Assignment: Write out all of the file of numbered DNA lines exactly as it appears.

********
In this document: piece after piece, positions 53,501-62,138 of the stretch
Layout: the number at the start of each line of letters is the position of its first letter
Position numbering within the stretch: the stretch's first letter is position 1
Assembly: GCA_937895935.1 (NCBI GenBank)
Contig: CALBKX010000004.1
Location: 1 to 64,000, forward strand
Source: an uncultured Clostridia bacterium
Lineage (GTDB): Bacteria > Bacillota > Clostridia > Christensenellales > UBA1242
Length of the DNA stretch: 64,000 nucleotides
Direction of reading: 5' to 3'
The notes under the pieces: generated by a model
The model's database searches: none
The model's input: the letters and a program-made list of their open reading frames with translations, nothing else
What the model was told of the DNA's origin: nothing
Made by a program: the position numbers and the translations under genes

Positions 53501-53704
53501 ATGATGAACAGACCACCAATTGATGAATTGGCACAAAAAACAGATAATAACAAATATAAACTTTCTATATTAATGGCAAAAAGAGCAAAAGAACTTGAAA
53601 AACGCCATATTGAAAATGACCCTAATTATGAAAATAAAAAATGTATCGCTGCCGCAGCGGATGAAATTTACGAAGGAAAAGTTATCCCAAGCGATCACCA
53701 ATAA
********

In this document: piece after piece, positions 53,501-62,138 of the stretch
Layout: the number at the start of each line of letters is the position of its first letter
Position numbering within the stretch: the stretch's first letter is position 1
Assembly: GCA_937895935.1 (NCBI GenBank)
Contig: CALBKX010000004.1
Location: 1 to 64,000, forward strand
Source: an uncultured Clostridia bacterium
Lineage (GTDB): Bacteria > Bacillota > Clostridia > Christensenellales > UBA1242
Length of the DNA stretch: 64,000 nucleotides
Direction of reading: 5' to 3'
The notes under the pieces: generated by a model
The model's database searches: none
The model's input: the letters and a program-made list of their open reading frames with translations, nothing else
What the model was told of the DNA's origin: nothing
Made by a program: the position numbers and the translations under genes

Positions 53501-53704
53501 ATGATGAACAGACCACCAATTGATGAATTGGCACAAAAAACAGATAATAACAAATATAAACTTTCTATATTAATGGCAAAAAGAGCAAAAGAACTTGAAA
53601 AACGCCATATTGAAAATGACCCTAATTATGAAAATAAAAAATGTATCGCTGCCGCAGCGGATGAAATTTACGAAGGAAAAGTTATCCCAAGCGATCACCA
53701 ATAA